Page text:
The filling can be made a day or so in advance and refrigerated, so it’s a nice easy one to bake for a quick supper of a dinner party first course. Just don’t forget the rosé.

The recipe is for 4 individual tartlets, but you could easily just make one large one to slice into appetising wedges at the table.

Shallot & Anchovy Tarte Tatin With Olive Mascarpone

Makes 4

For the tarte:

Extra-Virgin olive oil

300g small plum tomatoes

A few fresh thyme leaves

800g small round shallots

50g golden caster sugar

50g butter, diced

3 tbsp white wine vinegar

A handful black olives, very finely chopped

100-150g marinated anchovy fillets

500g puff pastry (home-made or bought)

For the mascarpone:

500g mascarpone

100g pitted black or Kalamata olives

Kalamata olives

100g pitted green olives

A little fresh basil

Freshly-ground black pepper


A selection of bitter salad leaves

4 suitable individual pie dishes or tart tins

Preheat the oven to fan 190ºC / Gas 5. Halve the plum tomatoes lengthways and place, cut-side up, in a small shallow roasting tin. Drizzle with a little olive oil, then scatter with a little thyme and a grind or two of salt and pepper . Cook for about 25 minutes, or until the tomatoes are nicely roasted.

Remove and cool, spooning over some of the roasting juices. Heat a small pan of water, and when boiling, tip in the shallots. Blanch for a minute, then drain and set under cold running water to cool.

When cold, peel and trim the shallots, toss in a little olive oil and season. Tip into a suitable roasting tin and roast, turning frequently, until soft and golden.

Mix with the tomatoes and chopped black olives.

Heat the sugar with a small splash of water until dissolved, then boil, swirling occasionally, until it forms a medium caramel.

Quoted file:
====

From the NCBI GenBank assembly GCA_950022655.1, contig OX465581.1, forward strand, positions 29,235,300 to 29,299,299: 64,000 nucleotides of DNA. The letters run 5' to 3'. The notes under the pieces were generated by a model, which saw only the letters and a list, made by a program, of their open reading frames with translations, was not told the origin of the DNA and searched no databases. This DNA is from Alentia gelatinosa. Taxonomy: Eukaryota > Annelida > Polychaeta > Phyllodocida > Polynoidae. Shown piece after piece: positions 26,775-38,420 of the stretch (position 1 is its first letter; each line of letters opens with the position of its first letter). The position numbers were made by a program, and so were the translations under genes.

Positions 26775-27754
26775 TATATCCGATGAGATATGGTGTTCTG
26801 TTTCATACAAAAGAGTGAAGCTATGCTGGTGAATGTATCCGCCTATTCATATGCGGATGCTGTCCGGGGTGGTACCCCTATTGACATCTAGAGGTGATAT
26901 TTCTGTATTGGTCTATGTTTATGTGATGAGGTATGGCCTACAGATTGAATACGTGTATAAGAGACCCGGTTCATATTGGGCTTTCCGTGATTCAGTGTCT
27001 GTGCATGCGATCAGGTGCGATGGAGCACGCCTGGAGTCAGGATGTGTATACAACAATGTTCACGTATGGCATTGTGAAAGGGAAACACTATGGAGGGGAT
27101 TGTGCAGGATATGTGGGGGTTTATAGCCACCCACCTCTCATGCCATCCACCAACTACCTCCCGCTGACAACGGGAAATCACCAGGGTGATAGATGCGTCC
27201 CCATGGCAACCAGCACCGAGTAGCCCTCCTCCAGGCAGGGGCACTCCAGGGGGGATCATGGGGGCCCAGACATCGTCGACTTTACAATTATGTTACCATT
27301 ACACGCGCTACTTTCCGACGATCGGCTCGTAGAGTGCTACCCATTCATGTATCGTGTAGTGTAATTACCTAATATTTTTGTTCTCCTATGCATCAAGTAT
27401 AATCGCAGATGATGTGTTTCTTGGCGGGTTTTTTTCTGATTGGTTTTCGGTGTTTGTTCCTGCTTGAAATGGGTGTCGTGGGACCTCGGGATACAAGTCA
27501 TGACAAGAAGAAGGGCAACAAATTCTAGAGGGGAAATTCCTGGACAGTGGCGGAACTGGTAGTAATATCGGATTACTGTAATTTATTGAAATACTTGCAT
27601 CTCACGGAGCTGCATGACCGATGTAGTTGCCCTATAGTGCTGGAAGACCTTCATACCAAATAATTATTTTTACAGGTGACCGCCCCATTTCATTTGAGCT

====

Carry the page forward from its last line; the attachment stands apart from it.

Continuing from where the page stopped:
Take off the heat and whisk in the butter and the vinegar.

Pour enough of this syrup over the shallot mixture to moisten and bind it nicely, and mix well. Reserve the remaining syrup for garnishing the finished dish.

Chill the mixture until you’re ready to make the tarts.

Roll out the pastry and cut out 4 discs a little bit larger than the diameter of the tart tins. Lightly grease each tin and lay a few anchovy fillets across the base.

Spoon in the filling, dividing between the tins. Place a lid on top of each tin, and press the pastry around the filling within the tin, forming a neat dome. Chill for at least half

an hour, then turn up the oven to 200ºC / Gas 6 and bake the tarts until deep gold in colour and sweetly fragrant.

As the tarts cook, make the mascarpone; Finely chop the pitted olives and fold into the cheese. Add some chopped basil to taste, along with a few grinds of black pepper. Refrigerate until required.

Gently heat the syrup, adjusting for taste if necessary.

To serve, invert each tart onto a plate and wait a minute or so to allow everything to drop into place. Gently remove the lids and rescue any stragglers.

Top each tart with a scoop of the mascarpone, allowing it to melt slightly in the warmth of the filling.

Serve with some bitter leaves, dressed with a little of the warmed syrup.